I asked Mike Edelhart who runs the Pivot conference -- a conference for senior marketers on the leading edge of the social media revolution. I expected Mike to respond with the usual suspects: big data, mobile, customer experience, media-specific social platforms, etc. Instead he replied, “It’s all about turning employees into a powerful force to advocate the company’s brand.”
Why companies need to care about employee advocacy
Mike was quick to point out that the new generation of employees feels more empowered than ever to decide who they want to work for -- and why. It’s not the paycheck that matters most; it’s whether or not they align with the mission and values of their employer. Remember, these mobile, social, digital native millennials are brimming with confidence, and in many cases would prefer to launch a startup or consult to make a buck rather than toil away in cube farms.
This means it will be harder than ever for companies to hire and retain the best and brightest, let alone turn them into brand champions. With that said, the potential benefits of having an organization chock full of employee advocates is hugely compelling. For example, imagine if a company like GE, with hundreds of thousands of employees worldwide, could get its workforce to truly advocate GE brands and products. Talk about competitive advantage!
What makes employee advocacy such a big opportunity now?
No surprise -- social media is the force behind this opportunity. It's made it easy for anyone to share recommendations with family, friends and colleagues about what and where to buy. Doesn't matter if it’s a smart phone, vacation package or enterprise software solution. Plus, we trust people more than brands. That’s why the quality of reviews and recommendations can make or break a business. So imagine all of your employees championing your brand’s offerings to their social networks. Good stuff, right?
Once this employee advocacy thing clicked into place for me, I realized I’ve been hearing about it for a while now. Not in an avalanche of “though leadership”… but as a growing drumbeat.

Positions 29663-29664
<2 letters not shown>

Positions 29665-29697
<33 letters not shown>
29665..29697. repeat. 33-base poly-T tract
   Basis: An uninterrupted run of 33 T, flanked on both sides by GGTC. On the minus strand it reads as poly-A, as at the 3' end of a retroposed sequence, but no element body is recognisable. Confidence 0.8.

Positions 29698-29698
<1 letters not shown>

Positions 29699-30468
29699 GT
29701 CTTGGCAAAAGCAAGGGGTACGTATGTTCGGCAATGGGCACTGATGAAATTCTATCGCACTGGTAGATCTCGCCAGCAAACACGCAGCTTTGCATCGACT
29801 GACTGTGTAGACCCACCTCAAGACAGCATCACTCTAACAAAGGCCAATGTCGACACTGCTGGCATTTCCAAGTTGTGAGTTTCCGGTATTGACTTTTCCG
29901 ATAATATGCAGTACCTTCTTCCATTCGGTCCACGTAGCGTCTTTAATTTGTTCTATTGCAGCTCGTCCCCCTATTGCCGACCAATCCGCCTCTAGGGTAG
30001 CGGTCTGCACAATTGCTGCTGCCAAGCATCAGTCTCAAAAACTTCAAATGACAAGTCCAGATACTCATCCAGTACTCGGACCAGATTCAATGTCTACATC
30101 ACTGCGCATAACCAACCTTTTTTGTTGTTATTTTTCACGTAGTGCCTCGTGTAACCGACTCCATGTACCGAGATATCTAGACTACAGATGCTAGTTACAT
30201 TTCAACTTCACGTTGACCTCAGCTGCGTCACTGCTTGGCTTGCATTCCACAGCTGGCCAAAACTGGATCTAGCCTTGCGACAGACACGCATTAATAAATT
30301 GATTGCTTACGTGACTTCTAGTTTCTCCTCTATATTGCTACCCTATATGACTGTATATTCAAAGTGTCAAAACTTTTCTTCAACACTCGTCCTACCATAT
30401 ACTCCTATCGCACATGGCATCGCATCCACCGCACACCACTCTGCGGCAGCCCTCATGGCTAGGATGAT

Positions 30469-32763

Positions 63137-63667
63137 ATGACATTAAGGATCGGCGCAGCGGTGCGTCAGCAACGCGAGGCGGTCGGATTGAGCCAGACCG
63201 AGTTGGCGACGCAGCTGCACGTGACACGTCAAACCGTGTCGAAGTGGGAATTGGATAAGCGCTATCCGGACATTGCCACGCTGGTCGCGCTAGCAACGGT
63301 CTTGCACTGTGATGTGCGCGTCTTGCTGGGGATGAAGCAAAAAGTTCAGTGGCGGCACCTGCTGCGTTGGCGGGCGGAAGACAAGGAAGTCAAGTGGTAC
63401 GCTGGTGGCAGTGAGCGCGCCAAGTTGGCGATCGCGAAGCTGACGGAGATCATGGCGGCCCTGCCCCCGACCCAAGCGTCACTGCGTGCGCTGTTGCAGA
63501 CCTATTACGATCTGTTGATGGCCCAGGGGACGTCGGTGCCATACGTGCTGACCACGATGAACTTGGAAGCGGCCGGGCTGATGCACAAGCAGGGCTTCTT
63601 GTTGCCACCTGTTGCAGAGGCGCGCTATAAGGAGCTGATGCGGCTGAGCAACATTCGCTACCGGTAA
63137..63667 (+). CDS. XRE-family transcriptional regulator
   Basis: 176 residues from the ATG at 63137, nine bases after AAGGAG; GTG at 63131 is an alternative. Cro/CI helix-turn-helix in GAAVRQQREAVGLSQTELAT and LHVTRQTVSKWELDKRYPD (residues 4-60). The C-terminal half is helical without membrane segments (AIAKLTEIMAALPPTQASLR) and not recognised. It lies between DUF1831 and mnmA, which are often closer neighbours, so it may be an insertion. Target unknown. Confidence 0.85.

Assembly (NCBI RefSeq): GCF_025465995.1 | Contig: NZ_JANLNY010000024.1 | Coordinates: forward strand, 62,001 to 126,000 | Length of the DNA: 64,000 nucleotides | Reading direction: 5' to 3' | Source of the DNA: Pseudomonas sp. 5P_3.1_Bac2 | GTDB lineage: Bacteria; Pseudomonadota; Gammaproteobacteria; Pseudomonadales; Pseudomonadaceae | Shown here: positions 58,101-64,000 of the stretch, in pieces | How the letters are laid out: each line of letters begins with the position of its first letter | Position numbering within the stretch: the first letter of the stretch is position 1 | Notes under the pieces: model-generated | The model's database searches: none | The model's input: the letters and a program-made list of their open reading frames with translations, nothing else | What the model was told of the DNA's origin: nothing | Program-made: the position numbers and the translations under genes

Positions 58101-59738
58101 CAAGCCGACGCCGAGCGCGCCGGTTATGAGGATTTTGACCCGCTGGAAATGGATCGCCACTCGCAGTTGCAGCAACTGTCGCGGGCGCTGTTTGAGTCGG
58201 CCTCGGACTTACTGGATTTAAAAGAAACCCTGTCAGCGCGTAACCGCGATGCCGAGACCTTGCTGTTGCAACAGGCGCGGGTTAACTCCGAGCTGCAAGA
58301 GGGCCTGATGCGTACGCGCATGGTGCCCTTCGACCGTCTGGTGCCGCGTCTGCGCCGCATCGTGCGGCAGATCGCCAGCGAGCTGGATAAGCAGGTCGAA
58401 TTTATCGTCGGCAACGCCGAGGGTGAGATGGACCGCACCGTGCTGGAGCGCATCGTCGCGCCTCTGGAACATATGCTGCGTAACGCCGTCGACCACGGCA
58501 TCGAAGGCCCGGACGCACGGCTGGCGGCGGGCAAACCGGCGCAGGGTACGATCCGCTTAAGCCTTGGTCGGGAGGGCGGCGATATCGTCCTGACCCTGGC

For example, Ted Rubin, a social media strategist and frequent keynote speaker, chatted with me about the power of the employee base over a year ago. At the time I tied his message more to why you should encourage (not prohibit) your workforce to use social media. Now I understand what he was really getting at.
And during a recent lunch with Meghan M. Biro, CEO and founder of TalentCulture Consulting Group, she essentially said the same thing to me. In her words:
It’s not just hiring the best, it’s retaining them, too. And what’s the best way to get them to stick around? Turn them into employee advocates.”
Vendors have also gotten into the act. Well funded startups like Dynamic Signal and SocialChorus are now pitching employee advocacy platforms to enterprise companies. How do they help? By providing the tools and technology that make it easy to identify and mobilize employee advocates.
To be clear: this doesn’t mean the number of stars your business gets on Yelp or TrustRadius isn’t hugely important. It’s just that ratings from your employees on sites such as GlassDoor and Indeed.com are also a big deal. Or said another way, for marketers it’s still about customers and prospects … but it needs to be about employees, too.
How can marketers get started with employee advocacy?
Here are three recommendations:
1. Partner with HR on employee advocacy
When was the last time you broke bread with human resources and asked how you can help? Like you do with the sales team, you need to arm the HR department with the messaging and collateral they need to spread positive word of mouth, but within the organization. For example, have you walked the HR team through the latest brand presentation and recent customer wins to help them understand why both customers and employees should be excited to work with your company?
2. Find your baseline and set a joint goal with HR
How does your company rate with GlassDoor? This rating will provide a baseline for how your organization is doing with employee advocacy, and how it compares with competitors on this important metric (remember, they aren’t just trying to steal customers). Or maybe HR has done an internal survey or employee Net Promoter Score that gives a sense of how likely employees are to recommend the company and its products. With this baseline measurement in hand, you can now jointly own a goal with HR to improve employee advocacy.
3. Make it easy for employees to spread positive word of mouth
A big part of marketing’s role will be to make it easy for employee advocates to get involved in and leverage social media on behalf of the company’s brand. This starts with getting your social media house in order by championing employee-friendly social media policies, developing in-house training and guidelines, reaching out to employees to participate, and establishing a social media approval process by which to make it all happen. This is where new social media tools and technologies can really help.
Now it’s your turn.
How does your company rate with employee advocacy? Is your marketing team making it easy for employees to participate in social media on behalf of your organization? What technologies does your organization leverage to get employees involved in marketing your brand?
Title image by racorn (Shutterstock)